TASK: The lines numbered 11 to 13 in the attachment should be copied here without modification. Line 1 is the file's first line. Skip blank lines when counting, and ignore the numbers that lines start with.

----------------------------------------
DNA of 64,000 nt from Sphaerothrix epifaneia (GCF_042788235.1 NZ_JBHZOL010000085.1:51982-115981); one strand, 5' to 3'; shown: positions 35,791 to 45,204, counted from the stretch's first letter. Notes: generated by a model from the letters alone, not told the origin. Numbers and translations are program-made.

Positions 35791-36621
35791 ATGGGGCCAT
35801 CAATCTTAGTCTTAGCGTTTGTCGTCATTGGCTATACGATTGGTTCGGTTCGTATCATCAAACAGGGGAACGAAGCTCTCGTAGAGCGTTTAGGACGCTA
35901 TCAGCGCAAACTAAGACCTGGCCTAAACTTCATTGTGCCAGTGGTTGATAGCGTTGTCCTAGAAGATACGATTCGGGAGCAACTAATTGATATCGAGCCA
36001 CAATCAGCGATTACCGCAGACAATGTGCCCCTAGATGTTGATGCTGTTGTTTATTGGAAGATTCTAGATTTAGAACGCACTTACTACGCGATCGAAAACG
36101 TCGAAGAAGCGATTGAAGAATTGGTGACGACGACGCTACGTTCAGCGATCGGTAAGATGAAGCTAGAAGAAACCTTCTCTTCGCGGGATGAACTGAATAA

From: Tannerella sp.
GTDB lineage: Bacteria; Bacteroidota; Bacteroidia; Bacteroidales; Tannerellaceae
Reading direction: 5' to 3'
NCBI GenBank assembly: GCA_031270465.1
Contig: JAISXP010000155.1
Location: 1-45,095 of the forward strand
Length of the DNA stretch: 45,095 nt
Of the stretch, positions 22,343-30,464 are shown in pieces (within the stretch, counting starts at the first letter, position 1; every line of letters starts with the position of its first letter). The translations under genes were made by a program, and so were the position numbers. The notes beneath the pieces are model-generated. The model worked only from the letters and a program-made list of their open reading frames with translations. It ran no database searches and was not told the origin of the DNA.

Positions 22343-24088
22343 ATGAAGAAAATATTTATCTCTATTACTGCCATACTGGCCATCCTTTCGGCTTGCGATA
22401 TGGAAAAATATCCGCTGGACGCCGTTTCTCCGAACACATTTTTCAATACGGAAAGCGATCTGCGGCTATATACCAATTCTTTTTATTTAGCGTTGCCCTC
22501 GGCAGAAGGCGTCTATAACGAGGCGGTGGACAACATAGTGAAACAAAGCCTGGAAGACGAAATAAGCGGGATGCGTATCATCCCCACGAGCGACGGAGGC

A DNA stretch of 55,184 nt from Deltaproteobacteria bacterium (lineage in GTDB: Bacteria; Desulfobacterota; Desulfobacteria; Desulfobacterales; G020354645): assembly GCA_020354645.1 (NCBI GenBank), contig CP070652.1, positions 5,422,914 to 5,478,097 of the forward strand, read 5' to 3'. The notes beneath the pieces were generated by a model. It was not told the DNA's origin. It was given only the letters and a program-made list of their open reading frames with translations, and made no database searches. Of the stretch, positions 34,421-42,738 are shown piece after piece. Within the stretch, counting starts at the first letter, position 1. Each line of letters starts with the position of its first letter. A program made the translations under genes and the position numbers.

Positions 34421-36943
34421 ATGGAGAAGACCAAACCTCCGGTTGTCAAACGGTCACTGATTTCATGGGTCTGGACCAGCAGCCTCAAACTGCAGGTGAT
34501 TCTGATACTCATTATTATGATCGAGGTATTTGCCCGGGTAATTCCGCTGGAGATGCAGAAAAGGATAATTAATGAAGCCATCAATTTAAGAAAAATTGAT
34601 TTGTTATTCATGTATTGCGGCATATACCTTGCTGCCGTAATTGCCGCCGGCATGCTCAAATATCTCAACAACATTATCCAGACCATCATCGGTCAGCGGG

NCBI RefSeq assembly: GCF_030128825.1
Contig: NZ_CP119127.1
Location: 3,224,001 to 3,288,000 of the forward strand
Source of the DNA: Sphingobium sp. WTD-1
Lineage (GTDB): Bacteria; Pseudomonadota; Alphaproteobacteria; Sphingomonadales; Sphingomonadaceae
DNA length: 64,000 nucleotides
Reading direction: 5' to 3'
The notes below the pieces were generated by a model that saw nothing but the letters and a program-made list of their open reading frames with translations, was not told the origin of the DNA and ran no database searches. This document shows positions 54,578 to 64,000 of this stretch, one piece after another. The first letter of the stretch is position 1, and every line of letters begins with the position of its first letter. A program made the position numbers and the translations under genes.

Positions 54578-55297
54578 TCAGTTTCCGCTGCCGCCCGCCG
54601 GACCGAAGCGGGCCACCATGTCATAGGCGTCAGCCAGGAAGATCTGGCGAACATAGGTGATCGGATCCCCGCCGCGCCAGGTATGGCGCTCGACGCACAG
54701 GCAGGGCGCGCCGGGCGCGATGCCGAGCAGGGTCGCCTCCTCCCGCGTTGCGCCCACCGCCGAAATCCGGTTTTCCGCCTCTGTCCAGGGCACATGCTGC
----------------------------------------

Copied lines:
NCBI GenBank assembly: GCA_031270465.1
Contig: JAISXP010000155.1
Location: 1-45,095 of the forward strand